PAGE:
Culture was the most frequently mentioned word at the 2015 China Business Summit. Not because it was the most popular word of 2014 and business people were all in the trend, but because it was consensually agreed that culture matters in cross-cultural business.
Culture is a big, vague and elusive term. What exactly does the term imply? Some say culture is “what happens when nobody is looking”. In more formal terms, culture implies a set of implicit social contracts that governs peoples’ behaviours, rituals and values. It is mostly invisible, which makes it even more difficult to grasp. Yet, cultural awareness is something that you cannot afford to neglect if you wish to succeed in a global market. Without exaggeration, culture has an intangible yet magic power that determines the success or failure of an international business.
At the 2015 China Business Summit, people talked about culture in different terms. Mark Tanner, Managing Director of China Skinny told the Summit that there are three things to watch for when entering the Chinese market, namely perceptions, trust, and competition. “If competition is more of an economic nature, perceptions and trust are both culture issues. How to understand people’s perceptions and how to gain trust are key elements of a successful marketing strategy,” he says.
So, during the 2015 cultural situations in the Chinese market, what were the Chinese consumers looking for, especially in terms of New Zealand products? Kestrel Lee, Executive Creative Director of George P Johnson, Greater China, addressed this, saying that in China, it was not ecommerce that we should be focused on, but rather social commerce. “Social phenomenon and value shifts are driving the Chinese economy towards a consumption-led economy from a traditional export economy.”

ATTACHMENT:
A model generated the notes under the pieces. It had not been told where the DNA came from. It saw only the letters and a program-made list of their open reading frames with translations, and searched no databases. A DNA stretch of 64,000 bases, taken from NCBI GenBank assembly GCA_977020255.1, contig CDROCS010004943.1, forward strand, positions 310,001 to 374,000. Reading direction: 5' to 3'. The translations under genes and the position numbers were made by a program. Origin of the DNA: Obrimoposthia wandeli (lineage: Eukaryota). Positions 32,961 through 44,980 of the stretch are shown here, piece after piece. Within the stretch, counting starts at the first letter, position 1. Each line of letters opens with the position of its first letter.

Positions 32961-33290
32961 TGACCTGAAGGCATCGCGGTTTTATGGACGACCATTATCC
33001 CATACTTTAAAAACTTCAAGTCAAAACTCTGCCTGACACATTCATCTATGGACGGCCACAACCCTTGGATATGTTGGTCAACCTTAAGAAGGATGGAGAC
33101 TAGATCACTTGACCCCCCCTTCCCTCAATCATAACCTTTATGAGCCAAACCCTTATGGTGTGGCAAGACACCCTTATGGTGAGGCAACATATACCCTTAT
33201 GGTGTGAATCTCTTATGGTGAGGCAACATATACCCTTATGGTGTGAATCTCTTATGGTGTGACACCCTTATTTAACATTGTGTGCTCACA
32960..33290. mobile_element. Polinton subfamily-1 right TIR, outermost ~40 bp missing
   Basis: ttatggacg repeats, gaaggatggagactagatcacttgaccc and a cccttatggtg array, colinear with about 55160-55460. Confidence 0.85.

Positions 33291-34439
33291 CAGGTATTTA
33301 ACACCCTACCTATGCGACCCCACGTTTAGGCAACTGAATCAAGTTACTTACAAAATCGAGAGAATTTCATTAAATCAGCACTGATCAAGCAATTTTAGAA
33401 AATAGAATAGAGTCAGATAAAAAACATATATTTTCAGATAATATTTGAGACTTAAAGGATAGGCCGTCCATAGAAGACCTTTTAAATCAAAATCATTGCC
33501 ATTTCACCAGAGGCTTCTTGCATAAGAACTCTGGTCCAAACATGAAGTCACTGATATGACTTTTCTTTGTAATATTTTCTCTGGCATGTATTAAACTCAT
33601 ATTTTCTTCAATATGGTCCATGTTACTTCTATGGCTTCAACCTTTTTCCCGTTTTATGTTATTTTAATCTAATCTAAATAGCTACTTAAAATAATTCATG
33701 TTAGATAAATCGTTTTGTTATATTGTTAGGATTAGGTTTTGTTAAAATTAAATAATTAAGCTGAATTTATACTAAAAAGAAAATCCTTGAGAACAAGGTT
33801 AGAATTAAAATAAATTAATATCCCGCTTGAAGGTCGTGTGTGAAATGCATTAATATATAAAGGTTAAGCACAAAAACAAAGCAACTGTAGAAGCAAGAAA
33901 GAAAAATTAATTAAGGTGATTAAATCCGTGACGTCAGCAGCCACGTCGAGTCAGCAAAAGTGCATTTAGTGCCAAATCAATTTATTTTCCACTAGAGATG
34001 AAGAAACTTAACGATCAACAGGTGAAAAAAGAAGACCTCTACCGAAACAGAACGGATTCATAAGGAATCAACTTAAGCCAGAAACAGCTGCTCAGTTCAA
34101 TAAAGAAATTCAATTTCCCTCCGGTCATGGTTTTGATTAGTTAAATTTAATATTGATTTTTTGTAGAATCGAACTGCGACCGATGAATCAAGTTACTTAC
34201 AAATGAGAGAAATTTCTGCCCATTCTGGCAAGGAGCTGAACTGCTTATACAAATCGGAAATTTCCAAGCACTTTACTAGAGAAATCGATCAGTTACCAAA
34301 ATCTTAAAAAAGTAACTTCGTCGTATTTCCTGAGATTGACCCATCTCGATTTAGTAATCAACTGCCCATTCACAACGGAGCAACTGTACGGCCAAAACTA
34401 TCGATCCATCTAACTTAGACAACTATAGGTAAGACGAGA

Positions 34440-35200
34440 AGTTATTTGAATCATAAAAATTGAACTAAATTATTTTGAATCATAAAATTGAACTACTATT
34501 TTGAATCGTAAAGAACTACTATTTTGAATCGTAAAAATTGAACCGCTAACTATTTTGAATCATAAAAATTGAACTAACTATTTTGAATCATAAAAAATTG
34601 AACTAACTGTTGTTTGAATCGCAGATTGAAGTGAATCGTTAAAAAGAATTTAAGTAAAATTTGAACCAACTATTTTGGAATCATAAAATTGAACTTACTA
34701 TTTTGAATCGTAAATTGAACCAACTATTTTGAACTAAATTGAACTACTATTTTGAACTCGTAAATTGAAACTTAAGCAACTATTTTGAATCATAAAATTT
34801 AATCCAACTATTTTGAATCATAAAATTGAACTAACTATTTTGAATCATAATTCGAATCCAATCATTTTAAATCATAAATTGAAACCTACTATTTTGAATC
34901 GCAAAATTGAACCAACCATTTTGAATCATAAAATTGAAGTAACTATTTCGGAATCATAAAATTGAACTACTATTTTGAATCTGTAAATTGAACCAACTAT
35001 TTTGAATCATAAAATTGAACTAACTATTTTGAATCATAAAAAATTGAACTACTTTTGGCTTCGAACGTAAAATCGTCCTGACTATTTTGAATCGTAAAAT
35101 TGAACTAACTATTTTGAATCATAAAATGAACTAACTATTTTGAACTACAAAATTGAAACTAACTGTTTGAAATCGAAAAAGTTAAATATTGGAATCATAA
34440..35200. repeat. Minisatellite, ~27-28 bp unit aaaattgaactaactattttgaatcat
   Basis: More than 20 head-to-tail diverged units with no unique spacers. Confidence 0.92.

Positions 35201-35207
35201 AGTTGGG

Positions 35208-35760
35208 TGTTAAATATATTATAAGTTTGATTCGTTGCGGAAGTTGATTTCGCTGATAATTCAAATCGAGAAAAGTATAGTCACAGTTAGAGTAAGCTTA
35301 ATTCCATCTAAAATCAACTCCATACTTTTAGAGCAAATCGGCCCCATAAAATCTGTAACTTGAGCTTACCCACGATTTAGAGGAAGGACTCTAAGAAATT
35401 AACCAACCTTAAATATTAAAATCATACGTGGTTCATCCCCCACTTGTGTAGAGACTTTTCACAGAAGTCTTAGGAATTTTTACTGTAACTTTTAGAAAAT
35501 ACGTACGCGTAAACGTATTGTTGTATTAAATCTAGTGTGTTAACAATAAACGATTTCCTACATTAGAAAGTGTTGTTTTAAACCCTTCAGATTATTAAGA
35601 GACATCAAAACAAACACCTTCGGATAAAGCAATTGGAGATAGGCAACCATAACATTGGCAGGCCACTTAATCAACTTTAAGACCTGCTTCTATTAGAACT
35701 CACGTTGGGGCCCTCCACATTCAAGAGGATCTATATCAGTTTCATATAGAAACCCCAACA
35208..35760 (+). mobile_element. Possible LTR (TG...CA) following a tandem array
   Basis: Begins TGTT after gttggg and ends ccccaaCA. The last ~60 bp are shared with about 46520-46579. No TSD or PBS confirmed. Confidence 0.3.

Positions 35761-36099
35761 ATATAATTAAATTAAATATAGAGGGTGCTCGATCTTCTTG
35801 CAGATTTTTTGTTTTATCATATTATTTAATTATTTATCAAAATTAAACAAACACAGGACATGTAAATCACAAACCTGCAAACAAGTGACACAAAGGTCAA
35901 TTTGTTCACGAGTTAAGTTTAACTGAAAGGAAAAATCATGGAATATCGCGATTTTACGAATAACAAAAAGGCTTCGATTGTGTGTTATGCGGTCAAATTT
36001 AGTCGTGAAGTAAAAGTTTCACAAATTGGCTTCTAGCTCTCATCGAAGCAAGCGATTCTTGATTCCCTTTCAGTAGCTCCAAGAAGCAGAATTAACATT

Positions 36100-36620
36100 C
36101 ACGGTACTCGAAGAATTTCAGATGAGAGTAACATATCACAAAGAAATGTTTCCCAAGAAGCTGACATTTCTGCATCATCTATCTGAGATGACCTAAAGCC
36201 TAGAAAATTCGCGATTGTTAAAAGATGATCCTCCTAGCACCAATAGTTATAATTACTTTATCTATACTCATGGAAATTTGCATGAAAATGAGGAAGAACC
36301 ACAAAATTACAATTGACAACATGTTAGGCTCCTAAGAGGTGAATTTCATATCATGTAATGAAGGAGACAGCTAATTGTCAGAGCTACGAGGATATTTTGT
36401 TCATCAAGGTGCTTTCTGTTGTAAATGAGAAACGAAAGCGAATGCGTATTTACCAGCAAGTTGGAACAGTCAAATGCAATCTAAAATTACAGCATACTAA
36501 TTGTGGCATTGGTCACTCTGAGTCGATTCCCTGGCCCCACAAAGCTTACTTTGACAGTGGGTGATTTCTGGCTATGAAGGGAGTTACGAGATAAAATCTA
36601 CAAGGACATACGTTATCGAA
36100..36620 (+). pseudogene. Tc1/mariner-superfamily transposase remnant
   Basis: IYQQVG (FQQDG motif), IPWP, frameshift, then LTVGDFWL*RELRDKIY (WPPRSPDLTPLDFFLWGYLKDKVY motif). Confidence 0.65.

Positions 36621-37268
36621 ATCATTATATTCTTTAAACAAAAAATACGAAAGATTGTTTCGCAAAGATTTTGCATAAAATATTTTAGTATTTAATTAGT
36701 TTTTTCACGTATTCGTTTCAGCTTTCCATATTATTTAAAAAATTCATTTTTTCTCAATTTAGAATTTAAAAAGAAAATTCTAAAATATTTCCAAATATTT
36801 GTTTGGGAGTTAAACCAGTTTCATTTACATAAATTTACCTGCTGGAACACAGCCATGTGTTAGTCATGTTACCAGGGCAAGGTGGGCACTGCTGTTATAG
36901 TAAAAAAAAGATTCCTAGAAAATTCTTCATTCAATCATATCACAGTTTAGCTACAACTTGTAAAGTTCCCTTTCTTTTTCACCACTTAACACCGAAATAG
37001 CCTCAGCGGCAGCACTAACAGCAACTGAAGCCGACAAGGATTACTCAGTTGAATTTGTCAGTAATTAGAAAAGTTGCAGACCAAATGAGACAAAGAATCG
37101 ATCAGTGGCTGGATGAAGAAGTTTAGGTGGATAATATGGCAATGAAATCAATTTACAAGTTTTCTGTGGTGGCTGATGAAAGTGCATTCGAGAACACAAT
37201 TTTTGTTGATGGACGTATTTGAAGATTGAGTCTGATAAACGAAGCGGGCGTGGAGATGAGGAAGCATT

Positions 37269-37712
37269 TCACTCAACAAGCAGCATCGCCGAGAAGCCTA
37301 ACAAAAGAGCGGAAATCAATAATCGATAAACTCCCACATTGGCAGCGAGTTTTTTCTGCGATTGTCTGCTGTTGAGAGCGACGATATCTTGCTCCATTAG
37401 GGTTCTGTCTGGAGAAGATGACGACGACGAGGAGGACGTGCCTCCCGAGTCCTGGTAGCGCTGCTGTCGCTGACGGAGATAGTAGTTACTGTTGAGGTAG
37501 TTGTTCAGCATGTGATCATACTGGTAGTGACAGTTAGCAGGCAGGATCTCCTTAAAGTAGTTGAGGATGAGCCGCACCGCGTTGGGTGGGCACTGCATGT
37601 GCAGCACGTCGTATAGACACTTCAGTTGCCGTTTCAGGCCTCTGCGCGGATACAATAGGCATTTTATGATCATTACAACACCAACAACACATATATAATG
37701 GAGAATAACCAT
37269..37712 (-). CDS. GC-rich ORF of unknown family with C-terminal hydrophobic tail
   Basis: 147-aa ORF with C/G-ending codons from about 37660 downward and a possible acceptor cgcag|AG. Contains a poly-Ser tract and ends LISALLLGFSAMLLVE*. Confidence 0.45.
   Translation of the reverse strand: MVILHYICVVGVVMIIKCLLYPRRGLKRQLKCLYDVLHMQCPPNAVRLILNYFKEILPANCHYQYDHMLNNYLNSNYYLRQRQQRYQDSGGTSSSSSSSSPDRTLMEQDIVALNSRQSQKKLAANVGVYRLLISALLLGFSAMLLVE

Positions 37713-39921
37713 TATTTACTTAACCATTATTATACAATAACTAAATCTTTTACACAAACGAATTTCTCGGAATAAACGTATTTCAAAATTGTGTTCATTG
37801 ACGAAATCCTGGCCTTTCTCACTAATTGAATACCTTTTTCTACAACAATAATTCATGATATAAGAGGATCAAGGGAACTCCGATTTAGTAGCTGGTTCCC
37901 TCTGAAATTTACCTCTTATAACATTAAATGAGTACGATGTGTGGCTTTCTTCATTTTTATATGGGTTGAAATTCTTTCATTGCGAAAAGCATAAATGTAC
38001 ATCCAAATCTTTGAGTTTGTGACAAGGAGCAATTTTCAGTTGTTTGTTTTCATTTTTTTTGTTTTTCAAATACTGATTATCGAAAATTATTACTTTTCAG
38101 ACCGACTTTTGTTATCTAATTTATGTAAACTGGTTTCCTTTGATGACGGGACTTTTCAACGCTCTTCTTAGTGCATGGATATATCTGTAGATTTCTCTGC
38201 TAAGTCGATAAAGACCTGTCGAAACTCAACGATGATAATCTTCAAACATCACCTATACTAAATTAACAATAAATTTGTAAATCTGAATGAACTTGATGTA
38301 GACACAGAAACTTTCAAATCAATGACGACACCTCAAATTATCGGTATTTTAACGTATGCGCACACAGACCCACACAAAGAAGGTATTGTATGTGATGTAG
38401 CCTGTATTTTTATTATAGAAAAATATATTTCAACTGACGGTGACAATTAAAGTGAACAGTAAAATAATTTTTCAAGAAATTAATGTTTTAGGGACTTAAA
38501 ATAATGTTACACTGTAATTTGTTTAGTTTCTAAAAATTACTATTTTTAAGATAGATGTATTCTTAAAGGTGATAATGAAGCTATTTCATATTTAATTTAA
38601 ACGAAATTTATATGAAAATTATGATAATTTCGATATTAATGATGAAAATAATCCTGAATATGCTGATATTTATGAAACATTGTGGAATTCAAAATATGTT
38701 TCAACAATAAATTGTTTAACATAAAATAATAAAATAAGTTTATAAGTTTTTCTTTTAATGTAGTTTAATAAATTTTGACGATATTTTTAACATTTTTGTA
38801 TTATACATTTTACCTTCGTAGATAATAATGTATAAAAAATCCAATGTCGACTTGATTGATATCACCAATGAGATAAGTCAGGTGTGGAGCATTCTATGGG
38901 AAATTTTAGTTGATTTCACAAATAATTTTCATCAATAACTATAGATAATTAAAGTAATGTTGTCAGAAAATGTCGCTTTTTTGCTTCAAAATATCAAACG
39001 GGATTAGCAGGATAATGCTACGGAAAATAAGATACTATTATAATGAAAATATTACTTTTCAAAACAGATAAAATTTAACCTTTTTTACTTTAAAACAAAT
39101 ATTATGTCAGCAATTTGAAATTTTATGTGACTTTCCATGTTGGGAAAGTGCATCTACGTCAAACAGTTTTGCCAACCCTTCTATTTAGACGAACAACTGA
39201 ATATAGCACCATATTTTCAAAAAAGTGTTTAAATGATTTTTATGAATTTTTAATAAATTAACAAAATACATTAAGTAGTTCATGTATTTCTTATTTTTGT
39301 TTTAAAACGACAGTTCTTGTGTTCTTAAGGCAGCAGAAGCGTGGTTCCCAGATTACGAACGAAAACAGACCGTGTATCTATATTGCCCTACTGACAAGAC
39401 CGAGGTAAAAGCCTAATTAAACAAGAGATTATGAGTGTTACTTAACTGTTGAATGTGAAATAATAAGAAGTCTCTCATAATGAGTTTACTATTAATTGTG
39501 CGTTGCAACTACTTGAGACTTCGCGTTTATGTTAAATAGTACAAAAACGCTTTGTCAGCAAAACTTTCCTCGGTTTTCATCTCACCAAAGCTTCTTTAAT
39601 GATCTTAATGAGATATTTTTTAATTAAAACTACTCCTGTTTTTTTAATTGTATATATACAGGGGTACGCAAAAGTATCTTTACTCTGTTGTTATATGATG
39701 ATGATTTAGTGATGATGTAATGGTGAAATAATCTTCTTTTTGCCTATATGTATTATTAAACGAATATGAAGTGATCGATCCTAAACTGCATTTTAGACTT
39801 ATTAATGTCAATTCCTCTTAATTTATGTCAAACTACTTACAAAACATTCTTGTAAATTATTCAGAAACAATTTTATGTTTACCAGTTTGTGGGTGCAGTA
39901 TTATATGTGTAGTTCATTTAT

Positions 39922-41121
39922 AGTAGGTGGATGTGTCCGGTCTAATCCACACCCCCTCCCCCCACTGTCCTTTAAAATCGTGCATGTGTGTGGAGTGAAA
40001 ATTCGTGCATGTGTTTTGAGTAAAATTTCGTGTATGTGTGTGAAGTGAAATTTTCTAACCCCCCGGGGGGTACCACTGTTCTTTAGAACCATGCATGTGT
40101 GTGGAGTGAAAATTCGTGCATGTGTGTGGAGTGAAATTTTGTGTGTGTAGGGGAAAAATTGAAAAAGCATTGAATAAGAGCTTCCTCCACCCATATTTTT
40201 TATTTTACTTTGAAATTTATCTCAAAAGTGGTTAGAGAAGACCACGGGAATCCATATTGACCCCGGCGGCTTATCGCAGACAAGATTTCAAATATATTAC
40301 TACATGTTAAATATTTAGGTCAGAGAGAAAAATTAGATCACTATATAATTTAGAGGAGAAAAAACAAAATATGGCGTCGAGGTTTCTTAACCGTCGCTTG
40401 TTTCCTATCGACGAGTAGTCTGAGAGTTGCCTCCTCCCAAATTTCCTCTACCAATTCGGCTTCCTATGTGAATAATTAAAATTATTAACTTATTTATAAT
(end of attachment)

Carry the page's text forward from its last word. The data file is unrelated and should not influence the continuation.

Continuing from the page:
Ecommerce had provided platforms for ordinary Chinese consumers to reach a massive range of imported products. Did the Chinese consumers still care about prices? The answer was perhaps, yes, but what they appreciated more was perhaps the value added to the product. These added-values could be good service, brand effects, or in New Zealand products’ case, the quality and safety of the products. As Prime Minister John Key explicitly pointed out: “China values the quality and safety of a New Zealand product – the potential is massive.”
In conflicting social contracts, or cultures, mutual trust is hard to gain – yet it was also the most elemental in building business relationships. Thanks to big companies like Air New Zealand and Fonterra, which had established excellent reputations for New Zealand services and products, many other companies could take advantage of this opportunity to thrive in the China market.
A word of caution though – nothing stays stagnant. New Zealand companies doing business with China should keep a close eye on the transitions to enter China and adapt marketing strategies accordingly.